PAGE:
Happy Friday book lovers! We’re back with another First Lines Friday, a weekly featurefor book lovers hosted by Wandering Words. What if instead of judging a book by its cover, its author or its prestige, we judged it by its opening lines?Here are the rules:
Pick a book off your shelf (it could be your current read or on your TBR) and open to the first page
Copy the first few lines, but don’t give anything else about the book away just yet – you need to hook the reader first
Finally… reveal the book!
“For a time Vidya had not had a mother or a brother, she only had the idea of a mother and a brother: they were imaginary but real in the same way god was. For a time she had not a mother but an aunt and not a brother but two cousins who lived with her in the one room flat she shared with her father.”
Do you recognise the book these first lines come from?
Special thanks to Algonquin Books for providing an ARC via NetGalley in exchange for an honest review 😊
Hello, friends! I’m happy to shine a spotlight today on The Archer by Shruti Swamy.
“This is a singular work, a story of a dancer, and of a hungry self seated at the table of womanness and desire and art, told with unparalleled originality and elegance. Swamy writes with a thrilling clarity of vision that wakes the sleepwalker right into joyful consciousness. Every word is intimate, honest, ecstatic—utterly alive. I will hold this novel close, and return to it for companionship, for instruction, and for pure pleasure. I love and treasure this book.”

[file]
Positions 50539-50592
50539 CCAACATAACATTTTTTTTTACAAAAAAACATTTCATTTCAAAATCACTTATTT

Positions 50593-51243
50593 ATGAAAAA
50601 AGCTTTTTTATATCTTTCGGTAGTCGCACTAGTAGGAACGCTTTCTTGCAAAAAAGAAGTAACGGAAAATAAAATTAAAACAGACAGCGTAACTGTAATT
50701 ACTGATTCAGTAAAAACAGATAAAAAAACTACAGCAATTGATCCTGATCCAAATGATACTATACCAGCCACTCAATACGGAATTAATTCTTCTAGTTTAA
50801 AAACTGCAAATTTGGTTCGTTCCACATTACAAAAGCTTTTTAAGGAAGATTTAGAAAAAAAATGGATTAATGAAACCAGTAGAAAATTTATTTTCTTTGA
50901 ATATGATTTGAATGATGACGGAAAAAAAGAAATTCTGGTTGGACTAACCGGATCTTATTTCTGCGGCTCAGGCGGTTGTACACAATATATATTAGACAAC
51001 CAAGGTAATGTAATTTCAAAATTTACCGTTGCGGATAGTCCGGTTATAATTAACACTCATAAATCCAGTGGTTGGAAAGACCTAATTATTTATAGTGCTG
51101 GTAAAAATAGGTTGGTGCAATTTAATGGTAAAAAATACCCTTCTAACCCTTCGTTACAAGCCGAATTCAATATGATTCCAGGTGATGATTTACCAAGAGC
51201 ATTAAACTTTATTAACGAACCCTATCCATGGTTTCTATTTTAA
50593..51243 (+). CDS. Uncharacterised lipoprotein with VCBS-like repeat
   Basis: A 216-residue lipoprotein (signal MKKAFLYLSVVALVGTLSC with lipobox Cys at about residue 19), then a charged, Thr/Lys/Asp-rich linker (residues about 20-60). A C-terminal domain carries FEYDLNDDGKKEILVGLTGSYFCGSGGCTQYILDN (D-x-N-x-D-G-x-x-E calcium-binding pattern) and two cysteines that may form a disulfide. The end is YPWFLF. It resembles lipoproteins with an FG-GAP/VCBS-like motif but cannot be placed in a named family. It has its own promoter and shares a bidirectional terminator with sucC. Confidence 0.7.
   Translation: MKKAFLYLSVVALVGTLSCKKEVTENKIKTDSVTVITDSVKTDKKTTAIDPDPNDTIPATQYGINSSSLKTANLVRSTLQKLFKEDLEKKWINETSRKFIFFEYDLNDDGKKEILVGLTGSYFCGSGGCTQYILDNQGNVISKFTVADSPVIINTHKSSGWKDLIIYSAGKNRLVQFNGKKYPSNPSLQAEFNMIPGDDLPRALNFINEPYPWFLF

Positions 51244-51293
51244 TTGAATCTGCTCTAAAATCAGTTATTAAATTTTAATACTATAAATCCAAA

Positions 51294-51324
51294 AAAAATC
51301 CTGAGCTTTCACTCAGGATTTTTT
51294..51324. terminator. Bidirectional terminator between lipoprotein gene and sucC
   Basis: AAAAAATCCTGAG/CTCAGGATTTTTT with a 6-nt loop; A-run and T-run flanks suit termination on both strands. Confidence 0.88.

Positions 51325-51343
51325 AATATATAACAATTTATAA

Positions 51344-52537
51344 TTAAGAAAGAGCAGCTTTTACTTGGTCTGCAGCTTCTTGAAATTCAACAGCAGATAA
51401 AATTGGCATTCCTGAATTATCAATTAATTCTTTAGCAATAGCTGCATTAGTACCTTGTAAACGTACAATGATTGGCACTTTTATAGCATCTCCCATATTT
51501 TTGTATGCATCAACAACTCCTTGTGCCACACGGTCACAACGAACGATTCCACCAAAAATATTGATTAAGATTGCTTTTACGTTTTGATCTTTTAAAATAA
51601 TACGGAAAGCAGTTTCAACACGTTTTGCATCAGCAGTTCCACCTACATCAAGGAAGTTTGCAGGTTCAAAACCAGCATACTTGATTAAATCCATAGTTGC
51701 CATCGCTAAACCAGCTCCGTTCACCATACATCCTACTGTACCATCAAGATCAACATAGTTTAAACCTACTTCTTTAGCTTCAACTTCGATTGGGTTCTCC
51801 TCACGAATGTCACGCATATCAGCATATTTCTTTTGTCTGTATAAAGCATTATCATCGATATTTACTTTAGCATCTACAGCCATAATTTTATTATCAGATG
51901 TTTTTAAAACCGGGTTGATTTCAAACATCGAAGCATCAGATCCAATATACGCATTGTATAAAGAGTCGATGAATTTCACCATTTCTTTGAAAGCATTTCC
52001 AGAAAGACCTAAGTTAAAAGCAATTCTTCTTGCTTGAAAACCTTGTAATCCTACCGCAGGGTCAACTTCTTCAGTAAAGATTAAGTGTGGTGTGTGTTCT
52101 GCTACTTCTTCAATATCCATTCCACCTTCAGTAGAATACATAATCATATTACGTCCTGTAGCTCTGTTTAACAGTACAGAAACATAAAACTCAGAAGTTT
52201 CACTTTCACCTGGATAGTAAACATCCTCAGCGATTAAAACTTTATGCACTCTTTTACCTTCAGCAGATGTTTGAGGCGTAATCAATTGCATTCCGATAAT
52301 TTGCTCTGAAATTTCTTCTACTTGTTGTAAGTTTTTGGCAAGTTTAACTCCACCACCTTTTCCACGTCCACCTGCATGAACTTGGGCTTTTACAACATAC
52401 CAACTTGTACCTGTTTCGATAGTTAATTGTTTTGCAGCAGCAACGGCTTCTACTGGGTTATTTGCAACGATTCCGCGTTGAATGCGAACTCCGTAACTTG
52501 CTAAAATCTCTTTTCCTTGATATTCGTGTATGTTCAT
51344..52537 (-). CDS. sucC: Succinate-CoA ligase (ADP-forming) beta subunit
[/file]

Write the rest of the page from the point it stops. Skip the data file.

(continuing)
—Meng Jin, author of Little Gods
Goodreads: The Archer Publisher: Algonquin Books Publish Date: 07 September 2021 Genre: Literary Cultural Fiction
As a child, Vidya exists to serve her family, watch over her younger brother, and make sense of a motherless world. One day she catches sight of a class where the students are learning Kathak, a precise, dazzling form of dance that requires the utmost discipline and focus. Kathak quickly becomes the organizing principle of Vidya’s life, even as she leaves home for college, falls in love with her best friend, and battles demands on her time, her future, and her body. Can Vidya give herself over to her art and also be a wife in Bombay’s carefully delineated society? Can she shed the legacy of her own imperfect, unknowable mother? Must she, herself, also become a mother?
Intensely lyrical and deeply sensual, with writing as rhythmically mesmerizing as Kathak itself, The Archer is about the transformative power of art and the possibilities that love can open when we’re ready.